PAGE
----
Gary Sanchez eager to prove to Yankees that he deserves to be No. 1 catcher

Kristie Ackert, New York Daily News
·4 min read

TAMPA — Gary Sanchez does not see himself as a backup catcher, someone who plays just two or three times a week. The Yankees’ embattled backstop is coming off the worst year of his career that included being benched during the playoffs.

Still, he doesn’t come into spring training feeling the pressure to win back the job that Kyle Higashioka took from him.

“That’s something I can’t do. I can’t name myself the starting catcher,” Sanchez said through Yankees interpreter Marlon Abreu Saturday afternoon. “But what I can tell you is that I do want to be playing every day. I don’t see myself just playing two times a week. I feel I would like to have the opportunity to play every day.”

And the 28-year-old Sanchez began working to prove he deserves to be the Yankees starting catcher last fall. He spent the weeks after the season working with the Bombers hitting coaches Marcus Thames and P.J. Pilittere on his hitting stance. He then tried to put the changes into effect by playing winter ball in his native Dominican Republic.

So he doesn’t view spring training as an audition to save his job.

“The reason why I say that is to focus on my job to focus on the work that I need to do. I want to go out there and have fun and enjoy playing this game. Right now everybody has a zero batting average. It’s a new start. A fresh start for everyone, including myself,” Sanchez said after pitchers and catcher worked out for the third day on Saturday. “I can’t start thinking about those results of last year. I want to focus on my work. I want to go out there, play the game, have fun playing the game and concentrate on my game.”

That game is trying to rebound from a disastrous 2020, particularly at the plate.

He slashed .147/.253/.365 with 64 strikeouts in 156 at-bats. According to Baseball Savant, Sanchez was in the bottom two percentile of strikeout percentage and bottom 11 percentile of whiff percentage last season. And while he was among the players hitting the ball the hardest, and did have 10 home runs, he also struggled with the highest percentage of line drives of his career — not the best option for slow-footed catchers.

Defensively, the Yankees have clearly upped the bar for Sanchez.

Not only is Sanchez facing Higashioka, who started five of the seven playoff games last season, but the Yankees brought in veteran Robinson Chirinos, who worked with ace Gerrit Cole during his breakout season with the Astros.

Working with the Yankees’ $324 million ace is key. When Cole made it clear he was more comfortable throwing to Higashioka, that opened the door for the backup to get more starts.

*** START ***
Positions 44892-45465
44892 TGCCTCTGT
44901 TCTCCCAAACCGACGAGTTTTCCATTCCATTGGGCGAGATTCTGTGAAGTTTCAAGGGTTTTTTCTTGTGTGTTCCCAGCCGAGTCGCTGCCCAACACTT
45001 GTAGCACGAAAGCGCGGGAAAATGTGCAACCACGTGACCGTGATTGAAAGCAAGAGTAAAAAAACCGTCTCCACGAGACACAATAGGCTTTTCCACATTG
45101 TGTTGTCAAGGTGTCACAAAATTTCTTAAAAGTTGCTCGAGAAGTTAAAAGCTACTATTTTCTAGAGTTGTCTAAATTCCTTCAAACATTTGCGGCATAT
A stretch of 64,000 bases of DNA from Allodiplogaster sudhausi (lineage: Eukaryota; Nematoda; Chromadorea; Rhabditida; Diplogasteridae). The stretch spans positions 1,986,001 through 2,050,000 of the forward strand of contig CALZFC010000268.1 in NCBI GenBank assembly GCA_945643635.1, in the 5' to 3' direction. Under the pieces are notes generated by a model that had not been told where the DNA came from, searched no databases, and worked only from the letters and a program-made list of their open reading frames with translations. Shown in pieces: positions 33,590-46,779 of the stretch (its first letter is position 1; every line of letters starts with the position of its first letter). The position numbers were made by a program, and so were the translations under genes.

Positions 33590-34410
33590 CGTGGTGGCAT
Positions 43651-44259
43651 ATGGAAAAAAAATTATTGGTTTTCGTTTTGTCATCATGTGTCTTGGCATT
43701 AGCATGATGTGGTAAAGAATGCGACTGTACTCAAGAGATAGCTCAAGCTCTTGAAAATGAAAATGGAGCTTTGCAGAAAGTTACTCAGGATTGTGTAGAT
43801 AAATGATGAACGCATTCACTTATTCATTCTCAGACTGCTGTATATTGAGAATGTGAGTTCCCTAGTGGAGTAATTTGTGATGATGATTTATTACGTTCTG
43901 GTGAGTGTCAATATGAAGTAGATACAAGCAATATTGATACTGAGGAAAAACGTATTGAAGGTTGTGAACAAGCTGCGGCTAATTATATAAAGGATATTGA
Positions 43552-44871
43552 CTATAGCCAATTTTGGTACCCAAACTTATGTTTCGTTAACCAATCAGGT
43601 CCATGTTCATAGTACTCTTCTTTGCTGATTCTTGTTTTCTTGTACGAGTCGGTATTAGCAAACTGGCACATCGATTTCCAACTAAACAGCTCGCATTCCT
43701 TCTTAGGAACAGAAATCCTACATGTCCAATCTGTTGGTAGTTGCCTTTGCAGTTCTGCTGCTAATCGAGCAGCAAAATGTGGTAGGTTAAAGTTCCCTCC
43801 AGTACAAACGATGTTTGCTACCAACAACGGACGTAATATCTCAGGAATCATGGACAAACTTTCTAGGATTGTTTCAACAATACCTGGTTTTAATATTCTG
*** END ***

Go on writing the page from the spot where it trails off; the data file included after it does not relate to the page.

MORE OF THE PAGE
And Sanchez’s struggles at the plate snowballed into him being benched in September to work on his swing. He never really recovered.

Yankees manager Aaron Boone, however, said this spring that he will not go into this year with set personal catchers. In fact, on Friday Cole pitched to Sanchez in his first bullpen of the camp.

The Yankees brought in catching coordinator Tanner Swanson before last season to try and make Sanchez a better receiver. He reworked his stance, using a knee down in the dirt to give him better coverage of pitches low in the strike zone.

But, Sanchez did not get the nickname “The Kraken” because of his receiving, he was always going to work his way into a lineup with his bat. With monster power — consider his career power numbers are similar to Aaron Judge but he is a much smaller man — Sanchez has to win back his spot with his bat.

To that end, Thames and Pilittere got Sanchez to put more weight on his back leg, hoping to keep him more patient so he would wait for the ball to come into his power zone. They tightened up his swing as well.

“I feel really good and I think that’s what’s the key,” Sanchez said. “Honestly, I just feel anxious to get going, and really show what I can do on the field.”

So, far, Boone is happy with the work Sanchez has put in this winter.

“I think he looks really good. I like where he’s at,” the manager said. “From a catching standpoint right now, I know Tanner came out probably about a month or so ago, maybe longer, to kind of set his pre spring training work and routine in place.”

“So I feel like they’re on a really good, on a good page right now. I feel like he’s got a really good routine going right now that he’s frankly, helping to drive a lot of his routine,” Boone said. “He’s made some adjustments offensively, shortening up his swing. So I would say here in the early days, he’s doing quite well.”